PlayStation, like Xbox, hires a provisioning manager

PlayStation is hiring a Director of Corporate Development to help identify acquisition opportunities and enhance its portfolio of first-party studios.

The move mirrors an appointment announced by Xbox last week of a director of game strategy and development as both publishers seek to buy out growing numbers of developers.

As reported by Video Games Chronicle, Business Analyst Robert Serrano has discovered the job listing. The new director will lead Sony’s development team responsible for “identifying inorganic growth opportunities through acquisitions, investments or joint ventures.”

Sony is looking for someone with experience in video games who will not only help the candidate find and develop initial opportunities, but also help align them with the overall Sony culture and business process to “create significant long-term value to the company”.

Working closely with the overall management team, the new director will apparently be at the forefront of PlayStation and first-party studios, with the publication promising “an opportunity to influence the fast-paced development of this sector”.

While drafted with minimal excitement, the candidate Xbox is looking for will “develop and evaluate a feasibility study for the acquisition of content and technology,” Microsoft’s post noted the acquisition of Bethesda in 2020 and the intended purchase of Activision Blizzard announced earlier this year. .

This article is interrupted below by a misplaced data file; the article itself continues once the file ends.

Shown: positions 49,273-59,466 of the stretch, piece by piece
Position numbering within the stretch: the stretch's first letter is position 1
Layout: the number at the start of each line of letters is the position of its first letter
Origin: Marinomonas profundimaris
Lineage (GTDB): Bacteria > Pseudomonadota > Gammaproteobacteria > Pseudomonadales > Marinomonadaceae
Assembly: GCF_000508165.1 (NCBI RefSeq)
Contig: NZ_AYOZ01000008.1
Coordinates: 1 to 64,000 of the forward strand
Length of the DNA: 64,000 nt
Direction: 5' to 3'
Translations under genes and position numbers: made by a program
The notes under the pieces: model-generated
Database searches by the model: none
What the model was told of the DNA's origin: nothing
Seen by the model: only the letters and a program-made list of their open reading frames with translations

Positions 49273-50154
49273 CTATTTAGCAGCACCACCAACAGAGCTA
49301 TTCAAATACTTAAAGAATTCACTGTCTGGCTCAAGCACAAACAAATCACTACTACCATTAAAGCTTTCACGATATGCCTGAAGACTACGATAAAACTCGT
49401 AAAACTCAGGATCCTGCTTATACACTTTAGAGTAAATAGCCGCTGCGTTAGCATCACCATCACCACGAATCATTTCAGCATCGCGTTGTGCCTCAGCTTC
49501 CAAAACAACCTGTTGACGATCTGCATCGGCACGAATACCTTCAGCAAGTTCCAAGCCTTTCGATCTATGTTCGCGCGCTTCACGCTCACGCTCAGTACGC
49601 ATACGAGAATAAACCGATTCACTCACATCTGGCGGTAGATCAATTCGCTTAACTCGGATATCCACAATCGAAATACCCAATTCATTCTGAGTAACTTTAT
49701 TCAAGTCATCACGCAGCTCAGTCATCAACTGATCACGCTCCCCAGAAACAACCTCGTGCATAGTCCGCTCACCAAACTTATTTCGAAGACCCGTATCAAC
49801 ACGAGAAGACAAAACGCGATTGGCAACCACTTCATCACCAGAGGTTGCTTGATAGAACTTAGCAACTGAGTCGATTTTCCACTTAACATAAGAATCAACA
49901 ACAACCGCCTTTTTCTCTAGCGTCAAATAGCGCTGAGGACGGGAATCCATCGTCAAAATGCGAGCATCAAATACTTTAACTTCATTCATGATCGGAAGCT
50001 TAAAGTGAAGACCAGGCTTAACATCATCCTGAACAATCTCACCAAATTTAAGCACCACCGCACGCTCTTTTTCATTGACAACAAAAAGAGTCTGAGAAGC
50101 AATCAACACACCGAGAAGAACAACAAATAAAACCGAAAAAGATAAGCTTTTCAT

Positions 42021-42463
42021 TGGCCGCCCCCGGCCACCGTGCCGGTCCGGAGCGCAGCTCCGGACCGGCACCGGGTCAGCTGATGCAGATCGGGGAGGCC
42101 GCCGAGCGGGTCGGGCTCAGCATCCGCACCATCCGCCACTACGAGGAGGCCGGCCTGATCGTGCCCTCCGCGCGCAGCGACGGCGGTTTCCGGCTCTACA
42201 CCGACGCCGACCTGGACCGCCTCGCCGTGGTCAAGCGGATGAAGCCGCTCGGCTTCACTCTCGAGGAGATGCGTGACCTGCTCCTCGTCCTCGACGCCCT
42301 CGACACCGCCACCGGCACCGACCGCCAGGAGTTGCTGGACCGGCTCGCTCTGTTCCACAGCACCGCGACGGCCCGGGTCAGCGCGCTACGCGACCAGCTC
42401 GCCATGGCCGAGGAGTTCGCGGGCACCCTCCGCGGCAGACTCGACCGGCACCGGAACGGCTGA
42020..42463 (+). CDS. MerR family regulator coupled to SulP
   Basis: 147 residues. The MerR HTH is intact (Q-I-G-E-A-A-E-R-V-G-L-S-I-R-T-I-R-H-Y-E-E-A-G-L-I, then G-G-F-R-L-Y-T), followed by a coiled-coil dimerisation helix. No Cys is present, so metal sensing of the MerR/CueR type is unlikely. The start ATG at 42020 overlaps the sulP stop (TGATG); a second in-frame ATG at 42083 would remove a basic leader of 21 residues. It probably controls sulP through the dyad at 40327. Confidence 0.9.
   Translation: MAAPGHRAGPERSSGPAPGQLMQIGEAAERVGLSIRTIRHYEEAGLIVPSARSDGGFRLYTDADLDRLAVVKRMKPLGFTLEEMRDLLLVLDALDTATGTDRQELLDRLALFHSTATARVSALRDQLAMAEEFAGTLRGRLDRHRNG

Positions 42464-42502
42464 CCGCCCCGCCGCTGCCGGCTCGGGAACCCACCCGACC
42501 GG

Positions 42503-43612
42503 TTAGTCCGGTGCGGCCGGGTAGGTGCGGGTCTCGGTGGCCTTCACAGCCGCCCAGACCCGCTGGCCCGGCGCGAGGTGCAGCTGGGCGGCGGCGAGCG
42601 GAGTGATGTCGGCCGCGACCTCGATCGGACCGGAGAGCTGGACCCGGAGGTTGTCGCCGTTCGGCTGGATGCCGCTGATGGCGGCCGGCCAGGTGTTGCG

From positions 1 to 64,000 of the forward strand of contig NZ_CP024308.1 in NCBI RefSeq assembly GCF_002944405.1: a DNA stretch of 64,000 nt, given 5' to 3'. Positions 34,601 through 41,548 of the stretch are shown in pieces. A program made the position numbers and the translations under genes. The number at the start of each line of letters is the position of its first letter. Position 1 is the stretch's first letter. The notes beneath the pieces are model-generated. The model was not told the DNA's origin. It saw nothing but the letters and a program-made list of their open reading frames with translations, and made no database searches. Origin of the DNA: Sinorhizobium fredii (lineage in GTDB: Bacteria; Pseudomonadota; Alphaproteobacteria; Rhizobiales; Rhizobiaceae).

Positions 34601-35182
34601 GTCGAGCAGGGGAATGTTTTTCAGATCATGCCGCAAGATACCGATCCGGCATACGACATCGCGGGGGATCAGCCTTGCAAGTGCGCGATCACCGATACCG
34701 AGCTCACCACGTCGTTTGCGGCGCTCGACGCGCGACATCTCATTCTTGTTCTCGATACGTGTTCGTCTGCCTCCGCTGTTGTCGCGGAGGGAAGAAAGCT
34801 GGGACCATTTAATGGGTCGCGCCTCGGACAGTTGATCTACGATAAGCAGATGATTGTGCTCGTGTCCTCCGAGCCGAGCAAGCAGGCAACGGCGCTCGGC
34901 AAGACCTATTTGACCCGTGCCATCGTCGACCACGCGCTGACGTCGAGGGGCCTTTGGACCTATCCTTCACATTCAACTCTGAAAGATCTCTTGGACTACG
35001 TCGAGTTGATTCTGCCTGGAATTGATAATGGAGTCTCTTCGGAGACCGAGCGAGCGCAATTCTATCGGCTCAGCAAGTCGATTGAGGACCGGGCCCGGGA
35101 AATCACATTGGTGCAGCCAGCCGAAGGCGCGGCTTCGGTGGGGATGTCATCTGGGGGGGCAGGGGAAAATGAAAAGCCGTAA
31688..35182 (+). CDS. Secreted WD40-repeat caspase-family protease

PlayStation and Xbox have been somewhat locked into the acquisition race in recent years as both publishers have pushed to expand their first-party studios.

Sony bought Bungie in February for $3.6 billion and last year it also acquired several other studios including Bluepoint and Housemarque. It has no intention of slowing down, as Sony Interactive Entertainment President Jim Ryan said earlier this month that it already has more purchases planned.

On the other hand, Xbox’s purchase of Activision Blizzard for $68.7 billion, would be one of the largest purchases in entertainment history upon completion of the deal, putting it on par with Disney’s $71.3 billion purchase of 21st Century Fox and shy of buying AT& T to Time Warner for $85.4 billion.

Ryan Dinsdale is a freelance translator at IGN who occasionally remembers @thelastdinsdale’s tweet. He’ll be talking about The Witcher all day long.

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